Why don’t physicians accept Medicaid patients? – Healthcare Economist





One reason is that Medicaid reimbursement rates are lower than those of Medicare or commercial insurance. However, another (often overlooked) factor is the risk of doctors being denied payments and the administrative problems they face when trying to obtain reimbursement from Medicaid. an article from Dunn et al. (2024)–cleverly named “One denial a day keeps the doctor away“–shows that Medicaid reimbursement denials are much higher than those from Medicare or commercial insurance.

Who bears the consequences of administrative problems in health care? We use data on repeated interactions between a large sample of US physicians and many different insurers to document the complexity of health care billing and estimate its economic costs to physicians and consequences for patients. By observing the back-and-forth sequences of claim denials and resubmissions from previous visits, we can estimate doctors’ costs in haggling with insurers to collect payments. Combining these costs with revenue never collected, we estimate that physicians lose 18% of Medicaid revenue due to billing problems, compared to 4.7% for Medicare and 2.4% for commercial insurers. By identifying physician moves and practices that span state lines, we find that physicians respond to billing problems by refusing to accept Medicaid patients in states with more severe billing barriers. These barriers are quantitatively as important as payment rates in explaining variation in physicians’ willingness to treat Medicaid patients. We conclude that administrative frictions have first-order costs for physicians, patients, and equality of access to health care. We quantified the potential economic gains (in terms of reduced public spending or increased access to doctors) if these frictions could be reduced and found them to be considerable.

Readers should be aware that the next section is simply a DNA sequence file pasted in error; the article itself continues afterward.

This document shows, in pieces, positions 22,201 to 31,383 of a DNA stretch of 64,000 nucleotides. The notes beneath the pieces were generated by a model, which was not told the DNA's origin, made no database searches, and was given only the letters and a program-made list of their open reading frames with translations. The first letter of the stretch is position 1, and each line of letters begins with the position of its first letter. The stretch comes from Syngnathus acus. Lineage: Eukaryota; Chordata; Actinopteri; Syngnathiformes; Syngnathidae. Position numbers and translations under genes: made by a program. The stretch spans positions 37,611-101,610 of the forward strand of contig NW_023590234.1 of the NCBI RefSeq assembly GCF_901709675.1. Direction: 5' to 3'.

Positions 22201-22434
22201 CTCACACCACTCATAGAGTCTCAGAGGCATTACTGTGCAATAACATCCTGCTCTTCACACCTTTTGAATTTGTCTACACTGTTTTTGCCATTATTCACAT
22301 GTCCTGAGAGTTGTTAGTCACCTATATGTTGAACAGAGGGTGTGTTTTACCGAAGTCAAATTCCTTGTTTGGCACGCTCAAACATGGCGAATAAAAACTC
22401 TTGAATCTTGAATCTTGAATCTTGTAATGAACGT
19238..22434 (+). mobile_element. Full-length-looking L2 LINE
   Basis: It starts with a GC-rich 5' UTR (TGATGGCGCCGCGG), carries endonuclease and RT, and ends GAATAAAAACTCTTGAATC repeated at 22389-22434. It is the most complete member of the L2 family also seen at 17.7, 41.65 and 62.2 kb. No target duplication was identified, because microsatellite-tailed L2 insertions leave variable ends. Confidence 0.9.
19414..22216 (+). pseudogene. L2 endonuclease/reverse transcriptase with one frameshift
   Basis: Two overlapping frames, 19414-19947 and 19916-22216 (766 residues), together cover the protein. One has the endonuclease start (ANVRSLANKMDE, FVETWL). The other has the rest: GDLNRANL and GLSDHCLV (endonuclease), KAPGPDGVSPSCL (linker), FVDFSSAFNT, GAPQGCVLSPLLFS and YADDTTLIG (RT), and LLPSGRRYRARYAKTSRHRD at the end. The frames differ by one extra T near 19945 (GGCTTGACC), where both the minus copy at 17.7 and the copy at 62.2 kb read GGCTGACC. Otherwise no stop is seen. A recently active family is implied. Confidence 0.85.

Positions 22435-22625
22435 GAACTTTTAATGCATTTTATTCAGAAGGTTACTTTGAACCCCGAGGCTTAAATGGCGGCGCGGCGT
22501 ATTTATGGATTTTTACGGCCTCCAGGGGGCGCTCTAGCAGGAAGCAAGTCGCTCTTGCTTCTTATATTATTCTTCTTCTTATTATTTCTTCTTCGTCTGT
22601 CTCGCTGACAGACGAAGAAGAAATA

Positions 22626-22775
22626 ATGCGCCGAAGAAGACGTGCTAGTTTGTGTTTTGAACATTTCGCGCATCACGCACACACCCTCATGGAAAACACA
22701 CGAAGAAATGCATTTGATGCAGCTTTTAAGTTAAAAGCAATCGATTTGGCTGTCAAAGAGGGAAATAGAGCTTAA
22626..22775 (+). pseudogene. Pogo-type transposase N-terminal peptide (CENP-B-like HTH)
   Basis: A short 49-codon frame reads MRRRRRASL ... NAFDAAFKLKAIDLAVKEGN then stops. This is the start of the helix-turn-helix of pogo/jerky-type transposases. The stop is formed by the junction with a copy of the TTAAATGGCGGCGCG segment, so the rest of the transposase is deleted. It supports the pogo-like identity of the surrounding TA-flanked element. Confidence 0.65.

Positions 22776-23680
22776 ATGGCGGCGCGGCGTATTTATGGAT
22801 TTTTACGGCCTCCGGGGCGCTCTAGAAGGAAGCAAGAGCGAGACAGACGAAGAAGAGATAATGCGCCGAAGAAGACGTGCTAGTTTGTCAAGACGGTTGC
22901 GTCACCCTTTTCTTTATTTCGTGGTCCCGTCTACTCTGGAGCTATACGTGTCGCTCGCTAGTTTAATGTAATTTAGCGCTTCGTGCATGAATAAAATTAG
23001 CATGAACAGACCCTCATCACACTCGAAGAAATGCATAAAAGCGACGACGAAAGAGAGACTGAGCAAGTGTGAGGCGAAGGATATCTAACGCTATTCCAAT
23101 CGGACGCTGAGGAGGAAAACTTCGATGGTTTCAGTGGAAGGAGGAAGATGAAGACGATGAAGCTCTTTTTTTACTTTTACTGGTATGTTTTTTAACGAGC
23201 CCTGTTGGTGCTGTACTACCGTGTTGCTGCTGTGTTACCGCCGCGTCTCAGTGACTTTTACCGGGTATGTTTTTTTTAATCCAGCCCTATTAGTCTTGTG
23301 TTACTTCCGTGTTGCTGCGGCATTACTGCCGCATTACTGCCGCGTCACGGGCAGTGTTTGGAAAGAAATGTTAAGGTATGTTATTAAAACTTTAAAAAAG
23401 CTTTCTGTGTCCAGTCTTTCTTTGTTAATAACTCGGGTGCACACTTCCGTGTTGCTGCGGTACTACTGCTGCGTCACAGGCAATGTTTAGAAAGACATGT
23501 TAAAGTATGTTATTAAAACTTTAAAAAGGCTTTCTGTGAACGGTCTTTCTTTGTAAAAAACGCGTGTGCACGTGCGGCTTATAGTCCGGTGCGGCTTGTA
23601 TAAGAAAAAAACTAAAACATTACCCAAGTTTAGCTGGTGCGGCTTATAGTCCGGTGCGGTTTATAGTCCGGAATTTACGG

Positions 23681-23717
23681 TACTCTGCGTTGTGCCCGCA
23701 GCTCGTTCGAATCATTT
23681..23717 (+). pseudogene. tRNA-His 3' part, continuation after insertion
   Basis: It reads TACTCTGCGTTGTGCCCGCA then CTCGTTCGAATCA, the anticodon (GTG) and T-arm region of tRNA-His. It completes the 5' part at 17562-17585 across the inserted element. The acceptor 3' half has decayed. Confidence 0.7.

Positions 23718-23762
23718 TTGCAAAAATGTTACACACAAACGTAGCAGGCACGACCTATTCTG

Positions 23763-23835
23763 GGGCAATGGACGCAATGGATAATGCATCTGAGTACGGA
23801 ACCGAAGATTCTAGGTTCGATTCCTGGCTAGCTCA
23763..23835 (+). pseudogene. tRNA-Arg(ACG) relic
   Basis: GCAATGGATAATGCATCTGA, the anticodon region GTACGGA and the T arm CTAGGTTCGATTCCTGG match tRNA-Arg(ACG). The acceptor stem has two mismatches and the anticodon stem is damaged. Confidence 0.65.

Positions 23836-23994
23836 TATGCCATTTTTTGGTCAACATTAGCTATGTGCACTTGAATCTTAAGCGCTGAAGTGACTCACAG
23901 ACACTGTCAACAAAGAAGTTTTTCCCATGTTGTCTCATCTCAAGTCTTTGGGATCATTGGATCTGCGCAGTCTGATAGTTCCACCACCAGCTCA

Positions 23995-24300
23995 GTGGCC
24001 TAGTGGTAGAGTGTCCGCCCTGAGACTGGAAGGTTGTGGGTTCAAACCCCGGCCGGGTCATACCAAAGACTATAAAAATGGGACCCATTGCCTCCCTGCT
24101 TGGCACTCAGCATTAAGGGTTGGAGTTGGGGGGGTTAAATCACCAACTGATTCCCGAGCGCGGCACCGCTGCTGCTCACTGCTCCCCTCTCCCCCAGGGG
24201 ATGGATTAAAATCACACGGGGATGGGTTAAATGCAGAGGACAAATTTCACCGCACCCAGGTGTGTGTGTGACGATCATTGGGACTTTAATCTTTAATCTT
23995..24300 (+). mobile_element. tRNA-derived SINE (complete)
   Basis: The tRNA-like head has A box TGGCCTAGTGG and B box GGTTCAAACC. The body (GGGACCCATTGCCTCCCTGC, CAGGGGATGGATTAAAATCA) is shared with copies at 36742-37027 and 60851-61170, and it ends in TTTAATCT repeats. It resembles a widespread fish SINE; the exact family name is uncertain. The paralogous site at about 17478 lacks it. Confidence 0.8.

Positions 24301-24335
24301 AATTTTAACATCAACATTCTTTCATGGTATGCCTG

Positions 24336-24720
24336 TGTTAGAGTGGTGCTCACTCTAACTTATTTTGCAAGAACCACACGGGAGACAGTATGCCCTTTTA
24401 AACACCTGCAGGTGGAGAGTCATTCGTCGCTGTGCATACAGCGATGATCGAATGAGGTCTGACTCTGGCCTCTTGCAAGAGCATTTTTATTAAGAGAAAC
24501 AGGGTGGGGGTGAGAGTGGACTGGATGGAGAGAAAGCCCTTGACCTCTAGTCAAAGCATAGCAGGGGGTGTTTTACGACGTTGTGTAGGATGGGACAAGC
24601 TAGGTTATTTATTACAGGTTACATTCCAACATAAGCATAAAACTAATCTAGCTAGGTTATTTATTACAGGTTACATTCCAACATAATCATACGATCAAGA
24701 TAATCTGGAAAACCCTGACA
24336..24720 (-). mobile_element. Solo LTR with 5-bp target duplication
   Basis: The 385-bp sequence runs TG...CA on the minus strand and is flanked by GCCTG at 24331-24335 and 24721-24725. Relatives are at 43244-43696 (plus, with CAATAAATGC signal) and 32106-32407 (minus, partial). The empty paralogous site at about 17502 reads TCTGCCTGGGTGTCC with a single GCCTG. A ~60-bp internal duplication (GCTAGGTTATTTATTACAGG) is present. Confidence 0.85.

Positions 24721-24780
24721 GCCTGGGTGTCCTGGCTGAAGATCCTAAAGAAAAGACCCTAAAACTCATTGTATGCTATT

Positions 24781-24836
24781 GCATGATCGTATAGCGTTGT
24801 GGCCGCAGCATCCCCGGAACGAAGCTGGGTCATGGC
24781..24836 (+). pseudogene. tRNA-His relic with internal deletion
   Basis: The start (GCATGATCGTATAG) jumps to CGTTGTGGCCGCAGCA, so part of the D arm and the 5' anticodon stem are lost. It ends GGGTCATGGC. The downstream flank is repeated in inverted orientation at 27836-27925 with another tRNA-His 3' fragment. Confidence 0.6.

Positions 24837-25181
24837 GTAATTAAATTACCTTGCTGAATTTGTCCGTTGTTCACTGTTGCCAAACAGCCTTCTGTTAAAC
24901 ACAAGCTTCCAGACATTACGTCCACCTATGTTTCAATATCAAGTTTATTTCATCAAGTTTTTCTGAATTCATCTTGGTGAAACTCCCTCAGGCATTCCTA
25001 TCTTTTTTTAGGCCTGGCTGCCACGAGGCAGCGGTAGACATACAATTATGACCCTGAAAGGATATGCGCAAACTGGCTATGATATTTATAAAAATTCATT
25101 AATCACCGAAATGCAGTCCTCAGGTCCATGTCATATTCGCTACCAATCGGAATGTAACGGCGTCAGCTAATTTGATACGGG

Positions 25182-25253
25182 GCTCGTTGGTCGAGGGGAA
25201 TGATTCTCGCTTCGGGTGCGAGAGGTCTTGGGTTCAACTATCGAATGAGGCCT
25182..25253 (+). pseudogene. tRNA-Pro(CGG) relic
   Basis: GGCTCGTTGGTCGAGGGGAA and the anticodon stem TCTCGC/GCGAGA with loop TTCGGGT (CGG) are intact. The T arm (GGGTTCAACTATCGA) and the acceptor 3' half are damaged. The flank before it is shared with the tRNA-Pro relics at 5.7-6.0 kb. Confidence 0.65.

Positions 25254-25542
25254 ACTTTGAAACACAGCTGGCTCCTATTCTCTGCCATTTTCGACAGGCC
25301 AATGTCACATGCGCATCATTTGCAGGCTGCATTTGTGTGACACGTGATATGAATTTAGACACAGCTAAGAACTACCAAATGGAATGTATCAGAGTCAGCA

“The left column shows the estimated average costs of underpayments (CIP) by state and payer.
The right column shows the mean CIP as a percentage of visit value by state and payer.

Economist writing every day It has a good summary of the problem.



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